Printing | 22 03 2016

Socially Responsible 3D Printing with Reflow

In February 2016 Stan and I attended the Inside 3D Printing conference in Dusseldorf, Germany. Frankly speaking, it was entirely different from what we expected. We thought that it would feature far more start ups and makers, but it turned out to be a typical industrial manufacturing conference with a very strong corporate focus.

Definitely, we were in the wrong place. Being in such a company we started looking for like-minded, casually dressed fellows and that is how we bumped into Ronan Hayes.

Ronan was delivering a presentation as the co-founder of Reflow a socially responsible 3D Filament startup. That was the most interesting presentation during the entire event and so naturally we started chatting. I had never heard about Reflow and I was impressed by their activity, so I asked Ronan to arrange an interview with the original founder of the company, Jasper Middendorp.
Tony, Hi Jasper. Thank you for accepting our invitation for this interview. First, tell us about ReFlow?
Jasper, ReFlow: Reflow is a community brand that creates high-quality 3D print filament that is affordable, ethical and sustainable. Our 3D print filament is created in developing countries from bottles collected by waste pickers. By selling our product on the international market we make sure waste pickers earn twenty times more from the plastic they collect.
We currently have production facilities in Dar es Salaam, Tanzania and Oaxaca, Mexico. Our initial sales push is focused on the 3D printing market in the United States and Europe. The product sales will shift towards local sales as this market grows in developing countries. Within five years we aim to produce filament in ten additional countries where there is a growing 3D printing market and a significant waste picker population. Within ten years we'll have a global community that will be able to produce filament right at the consumer’s doorstep.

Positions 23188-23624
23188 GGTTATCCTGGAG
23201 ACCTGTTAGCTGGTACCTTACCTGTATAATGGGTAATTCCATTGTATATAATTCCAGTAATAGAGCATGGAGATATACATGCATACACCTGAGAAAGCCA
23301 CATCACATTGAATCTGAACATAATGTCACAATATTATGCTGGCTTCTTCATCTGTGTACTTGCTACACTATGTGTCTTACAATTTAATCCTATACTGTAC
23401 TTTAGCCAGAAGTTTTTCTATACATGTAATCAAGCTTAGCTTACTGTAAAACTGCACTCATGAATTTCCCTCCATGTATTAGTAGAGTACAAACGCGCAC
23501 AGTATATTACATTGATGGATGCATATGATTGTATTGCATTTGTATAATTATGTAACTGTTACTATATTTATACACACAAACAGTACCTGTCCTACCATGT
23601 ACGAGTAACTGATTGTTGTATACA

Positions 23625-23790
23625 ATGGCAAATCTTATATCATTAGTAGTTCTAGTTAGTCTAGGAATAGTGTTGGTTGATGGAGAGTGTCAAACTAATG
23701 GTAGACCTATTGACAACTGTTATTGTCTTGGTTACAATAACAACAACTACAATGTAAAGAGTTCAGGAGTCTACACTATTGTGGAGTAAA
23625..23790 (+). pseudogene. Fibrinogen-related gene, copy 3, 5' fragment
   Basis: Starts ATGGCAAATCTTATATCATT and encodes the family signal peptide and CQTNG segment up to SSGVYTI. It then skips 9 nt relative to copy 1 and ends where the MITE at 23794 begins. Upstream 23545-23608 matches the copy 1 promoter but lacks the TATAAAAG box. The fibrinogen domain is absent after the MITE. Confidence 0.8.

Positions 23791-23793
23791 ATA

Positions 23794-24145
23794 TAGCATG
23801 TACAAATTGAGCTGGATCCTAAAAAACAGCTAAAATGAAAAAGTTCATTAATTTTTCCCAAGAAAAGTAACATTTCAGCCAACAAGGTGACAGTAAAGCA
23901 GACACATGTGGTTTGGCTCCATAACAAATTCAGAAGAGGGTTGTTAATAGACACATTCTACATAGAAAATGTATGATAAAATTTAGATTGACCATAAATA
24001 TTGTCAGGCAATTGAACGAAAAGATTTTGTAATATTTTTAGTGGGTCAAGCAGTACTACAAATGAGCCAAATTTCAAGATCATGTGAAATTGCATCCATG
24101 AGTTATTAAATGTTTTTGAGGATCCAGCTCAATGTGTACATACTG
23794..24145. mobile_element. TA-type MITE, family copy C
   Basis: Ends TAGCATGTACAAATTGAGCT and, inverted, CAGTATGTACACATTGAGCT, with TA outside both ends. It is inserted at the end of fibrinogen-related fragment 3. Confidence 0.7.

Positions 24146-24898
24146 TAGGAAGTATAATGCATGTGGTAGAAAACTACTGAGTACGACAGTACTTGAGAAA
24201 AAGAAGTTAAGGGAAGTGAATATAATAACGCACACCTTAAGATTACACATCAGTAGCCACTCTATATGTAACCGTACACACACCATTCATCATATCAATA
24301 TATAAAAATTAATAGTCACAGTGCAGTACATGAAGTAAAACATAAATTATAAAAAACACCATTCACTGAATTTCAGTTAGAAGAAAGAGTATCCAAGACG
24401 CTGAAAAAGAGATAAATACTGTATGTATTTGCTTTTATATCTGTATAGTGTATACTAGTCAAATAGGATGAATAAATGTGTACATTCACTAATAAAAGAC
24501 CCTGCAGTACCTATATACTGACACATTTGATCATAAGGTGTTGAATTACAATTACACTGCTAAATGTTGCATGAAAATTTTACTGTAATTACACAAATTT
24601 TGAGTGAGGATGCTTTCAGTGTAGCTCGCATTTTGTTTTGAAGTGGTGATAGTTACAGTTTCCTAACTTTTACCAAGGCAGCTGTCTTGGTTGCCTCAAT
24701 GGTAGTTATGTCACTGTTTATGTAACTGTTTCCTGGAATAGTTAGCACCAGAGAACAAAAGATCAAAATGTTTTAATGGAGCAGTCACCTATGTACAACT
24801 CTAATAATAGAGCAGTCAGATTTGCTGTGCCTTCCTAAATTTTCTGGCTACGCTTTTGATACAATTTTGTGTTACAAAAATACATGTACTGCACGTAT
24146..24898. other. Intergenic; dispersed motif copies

As there is a clear international market for filament, the focus of our social enterprise efforts is currently on filament production and sales. Within the techfortrade foundation we are also piloting the sales of 3D printers made from e-waste and, together with the World Bank, testing the feasibility of 3D print technology in business applications in Dar es Salaam, Tanzania

Tony, Can you tell us a bit about your team and brings you together?
Jasper, ReFlow: We’re a global born team of 9 people with 7 different nationalities spread across the globe. Engineering and production teams in Tanzania and Mexico, Machine Development in the US and HQ in Amsterdam. We build partnerships with local teams and coach and empower them to build businesses around 3D printing.

We have a wide range of skills ranging from our CMO, Ronan Hayes, who has built brands and led communications strategy for companies of all sizes, Lyndsey Lewis, our COO, a mechanical engineer who has led an all-women team to five consecutive FIRST Robotics world championships and myself, Jasper, who in my work at Enviu, has set up social enterprises all over the world.


Tony, Can you tell us more about where you get the plastic from?
Jasper, ReFlow: Our plastic is sourced from the expansive waste sites found in Tanzania, Kenya and Mexico. In most developing countries, there is a large group of waste pickers that are often among the poorest communities. As a last resort, they collect plastic bottles to support their families. They have very little means to create additional income and because of the recent steep fall in plastic prices (as much as 80% over the last four years) even this income is rapidly disappearing.